The patients were also led to believe that the two formulations were thought to have similar efficacy but different manufacturing cost. They were told one was priced at $100 for each dose while the other cost $1,500 a shot – and that the aim of the study was to prove that, while the drugs were priced differently, they would be equally effective.
Of course, the reality of the study was that the participants received a dummy injection containing just saline solution for both “drugs.”
They were told they were receiving either the “cheap” or “expensive” drug first, and underwent several medical tests before and after each of the two placebo shots, including:
- Measures of their motor skills (movements affected by the disorder)
- Scans of brain activity.
On the images produced by MRI (functional MRI, fMRI, during which participants performed tasks), brain activation resembled that seen in the study when the real Parkinson’s drug levodopa was used.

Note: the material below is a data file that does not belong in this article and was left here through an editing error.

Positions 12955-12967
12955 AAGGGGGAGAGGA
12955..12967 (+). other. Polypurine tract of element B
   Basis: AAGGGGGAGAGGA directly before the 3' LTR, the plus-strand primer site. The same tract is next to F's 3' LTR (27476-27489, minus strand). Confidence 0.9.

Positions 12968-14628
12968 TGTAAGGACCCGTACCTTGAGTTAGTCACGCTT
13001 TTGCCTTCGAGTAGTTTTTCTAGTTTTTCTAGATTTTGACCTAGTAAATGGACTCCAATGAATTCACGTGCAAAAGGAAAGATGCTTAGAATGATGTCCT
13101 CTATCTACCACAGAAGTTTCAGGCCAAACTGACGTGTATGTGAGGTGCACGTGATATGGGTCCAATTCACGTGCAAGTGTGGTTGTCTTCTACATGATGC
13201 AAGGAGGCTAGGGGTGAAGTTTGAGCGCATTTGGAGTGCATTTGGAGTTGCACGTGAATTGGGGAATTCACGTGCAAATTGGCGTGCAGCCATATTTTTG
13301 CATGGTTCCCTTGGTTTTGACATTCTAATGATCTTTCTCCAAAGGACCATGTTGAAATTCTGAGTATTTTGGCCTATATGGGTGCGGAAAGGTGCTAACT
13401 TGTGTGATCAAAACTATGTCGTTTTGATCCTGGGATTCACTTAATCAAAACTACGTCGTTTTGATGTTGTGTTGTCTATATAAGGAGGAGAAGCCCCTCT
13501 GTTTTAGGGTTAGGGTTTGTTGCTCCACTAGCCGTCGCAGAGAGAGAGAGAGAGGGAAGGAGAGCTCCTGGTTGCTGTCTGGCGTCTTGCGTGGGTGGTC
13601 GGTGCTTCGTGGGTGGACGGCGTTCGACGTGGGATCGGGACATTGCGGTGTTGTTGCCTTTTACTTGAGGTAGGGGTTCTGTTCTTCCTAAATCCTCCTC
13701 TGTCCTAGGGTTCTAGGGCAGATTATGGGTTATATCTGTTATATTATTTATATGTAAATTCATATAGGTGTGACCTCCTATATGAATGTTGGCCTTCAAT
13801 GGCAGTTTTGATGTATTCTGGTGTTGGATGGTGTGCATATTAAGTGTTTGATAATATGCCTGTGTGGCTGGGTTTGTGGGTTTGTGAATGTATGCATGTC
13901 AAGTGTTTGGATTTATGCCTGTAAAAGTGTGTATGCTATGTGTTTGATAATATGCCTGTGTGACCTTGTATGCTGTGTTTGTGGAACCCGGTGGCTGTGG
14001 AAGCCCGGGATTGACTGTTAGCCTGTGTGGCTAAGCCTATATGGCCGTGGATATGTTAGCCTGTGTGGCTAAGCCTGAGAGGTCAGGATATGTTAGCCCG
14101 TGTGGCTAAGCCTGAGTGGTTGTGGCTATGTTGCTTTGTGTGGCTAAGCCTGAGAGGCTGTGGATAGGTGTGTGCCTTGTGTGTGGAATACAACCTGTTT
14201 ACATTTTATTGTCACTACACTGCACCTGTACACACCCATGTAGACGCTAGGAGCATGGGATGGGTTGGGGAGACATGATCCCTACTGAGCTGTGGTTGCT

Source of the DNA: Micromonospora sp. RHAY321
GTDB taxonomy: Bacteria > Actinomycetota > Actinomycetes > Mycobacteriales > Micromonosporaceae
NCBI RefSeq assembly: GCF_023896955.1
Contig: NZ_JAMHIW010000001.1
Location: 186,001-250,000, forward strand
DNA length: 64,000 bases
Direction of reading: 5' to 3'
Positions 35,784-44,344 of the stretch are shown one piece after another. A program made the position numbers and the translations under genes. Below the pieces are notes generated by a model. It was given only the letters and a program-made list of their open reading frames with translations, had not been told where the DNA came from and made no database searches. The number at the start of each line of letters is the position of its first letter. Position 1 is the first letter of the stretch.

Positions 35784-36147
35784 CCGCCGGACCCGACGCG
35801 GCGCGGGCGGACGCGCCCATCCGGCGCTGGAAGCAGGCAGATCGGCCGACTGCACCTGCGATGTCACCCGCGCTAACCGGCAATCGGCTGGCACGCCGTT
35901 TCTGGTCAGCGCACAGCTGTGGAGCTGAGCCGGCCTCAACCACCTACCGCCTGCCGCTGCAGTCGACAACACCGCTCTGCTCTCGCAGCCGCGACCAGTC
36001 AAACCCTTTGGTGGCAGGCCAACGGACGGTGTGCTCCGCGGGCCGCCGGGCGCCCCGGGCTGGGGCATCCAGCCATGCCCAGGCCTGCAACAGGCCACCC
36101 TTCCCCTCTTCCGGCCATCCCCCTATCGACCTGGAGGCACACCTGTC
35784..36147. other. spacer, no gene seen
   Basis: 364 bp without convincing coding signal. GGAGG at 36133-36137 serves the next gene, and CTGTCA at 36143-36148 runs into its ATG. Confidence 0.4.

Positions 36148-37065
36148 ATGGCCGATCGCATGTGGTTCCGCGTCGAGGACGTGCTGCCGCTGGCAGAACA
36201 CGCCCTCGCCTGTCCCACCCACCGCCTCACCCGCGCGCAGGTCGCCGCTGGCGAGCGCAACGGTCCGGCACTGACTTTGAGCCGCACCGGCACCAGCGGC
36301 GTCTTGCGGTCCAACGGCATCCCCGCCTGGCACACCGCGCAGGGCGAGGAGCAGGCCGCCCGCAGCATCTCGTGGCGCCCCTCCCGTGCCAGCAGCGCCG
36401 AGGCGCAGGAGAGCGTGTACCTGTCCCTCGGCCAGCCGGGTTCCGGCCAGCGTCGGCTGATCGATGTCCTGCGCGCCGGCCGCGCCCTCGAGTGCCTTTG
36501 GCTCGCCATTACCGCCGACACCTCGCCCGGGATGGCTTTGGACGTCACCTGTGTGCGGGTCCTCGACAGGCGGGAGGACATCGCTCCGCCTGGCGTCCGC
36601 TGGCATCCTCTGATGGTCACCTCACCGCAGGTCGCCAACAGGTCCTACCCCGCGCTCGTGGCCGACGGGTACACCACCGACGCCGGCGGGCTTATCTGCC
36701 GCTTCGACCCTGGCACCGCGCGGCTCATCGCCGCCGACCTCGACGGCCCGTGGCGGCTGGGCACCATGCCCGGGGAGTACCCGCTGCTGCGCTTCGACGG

Because the study meant deceiving patients about their Parkinson’s treatment, it needed strict ethical clearance. The participants were told afterwards about the true nature of the research. Dr. Espay says:
“Eight of the participants said they did have greater expectations of the ‘expensive’ drug and were amazed at the extent of the difference brought about by their expectations.”
“Interestingly,” he adds, “the other four participants said they had no expectation of greater benefits of the more expensive drug, and they also showed little overall changes.” In other words, there needed to have been an expectation of better results before there was any perception that hopes could indeed hold true.
The reason the placebo effect may be stronger for people with Parkinson’s may be related to the disease’s effect on brain chemicals, Dr. Espay explains.
The neurological disorder decreases dopamine levels in the brain, while the placebo effect is known to increase the neurotransmitter’s release.